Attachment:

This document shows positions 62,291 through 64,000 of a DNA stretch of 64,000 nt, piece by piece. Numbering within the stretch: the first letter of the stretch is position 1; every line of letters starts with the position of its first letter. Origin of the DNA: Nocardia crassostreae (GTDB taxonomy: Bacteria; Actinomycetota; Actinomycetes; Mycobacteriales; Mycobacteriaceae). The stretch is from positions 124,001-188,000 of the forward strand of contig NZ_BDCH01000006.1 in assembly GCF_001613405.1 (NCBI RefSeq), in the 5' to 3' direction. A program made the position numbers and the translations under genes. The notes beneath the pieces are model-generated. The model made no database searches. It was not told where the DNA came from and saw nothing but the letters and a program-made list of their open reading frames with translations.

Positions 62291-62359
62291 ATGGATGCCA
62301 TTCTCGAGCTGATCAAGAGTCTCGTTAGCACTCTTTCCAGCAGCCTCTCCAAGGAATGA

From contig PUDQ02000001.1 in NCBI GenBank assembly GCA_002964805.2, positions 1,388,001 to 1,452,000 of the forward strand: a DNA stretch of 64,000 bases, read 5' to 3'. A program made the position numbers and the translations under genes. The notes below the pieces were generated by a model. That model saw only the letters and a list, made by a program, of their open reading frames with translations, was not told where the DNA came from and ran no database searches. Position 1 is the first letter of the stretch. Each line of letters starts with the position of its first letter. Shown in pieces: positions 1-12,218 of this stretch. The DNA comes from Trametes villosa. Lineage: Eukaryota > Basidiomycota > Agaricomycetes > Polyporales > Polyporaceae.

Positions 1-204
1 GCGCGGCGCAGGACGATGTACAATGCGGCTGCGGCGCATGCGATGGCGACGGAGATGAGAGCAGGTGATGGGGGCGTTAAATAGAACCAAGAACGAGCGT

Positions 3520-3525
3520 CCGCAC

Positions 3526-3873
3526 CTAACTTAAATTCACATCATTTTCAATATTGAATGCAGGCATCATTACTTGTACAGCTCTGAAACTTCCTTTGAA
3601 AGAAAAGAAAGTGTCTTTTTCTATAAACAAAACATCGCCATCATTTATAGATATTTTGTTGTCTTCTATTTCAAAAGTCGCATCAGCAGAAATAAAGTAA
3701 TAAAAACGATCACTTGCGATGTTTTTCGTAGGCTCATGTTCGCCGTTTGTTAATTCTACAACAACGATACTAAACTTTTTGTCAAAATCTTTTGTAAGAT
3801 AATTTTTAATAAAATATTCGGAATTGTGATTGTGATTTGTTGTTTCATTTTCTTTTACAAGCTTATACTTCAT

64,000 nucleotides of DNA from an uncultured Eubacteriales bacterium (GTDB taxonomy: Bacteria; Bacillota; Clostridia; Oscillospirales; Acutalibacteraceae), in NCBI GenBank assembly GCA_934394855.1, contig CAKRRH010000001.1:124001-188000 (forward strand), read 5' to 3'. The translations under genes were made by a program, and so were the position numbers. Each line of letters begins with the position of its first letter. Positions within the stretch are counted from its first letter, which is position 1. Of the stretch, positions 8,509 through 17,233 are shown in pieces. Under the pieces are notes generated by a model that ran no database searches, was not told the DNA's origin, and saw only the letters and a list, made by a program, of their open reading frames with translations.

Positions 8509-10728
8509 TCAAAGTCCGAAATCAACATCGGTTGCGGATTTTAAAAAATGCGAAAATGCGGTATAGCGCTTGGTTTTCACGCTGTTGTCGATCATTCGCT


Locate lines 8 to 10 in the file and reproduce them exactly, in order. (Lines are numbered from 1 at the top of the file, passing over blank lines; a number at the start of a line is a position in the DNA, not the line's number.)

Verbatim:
Positions 3520-3525
3520 CCGCAC

Positions 3526-3873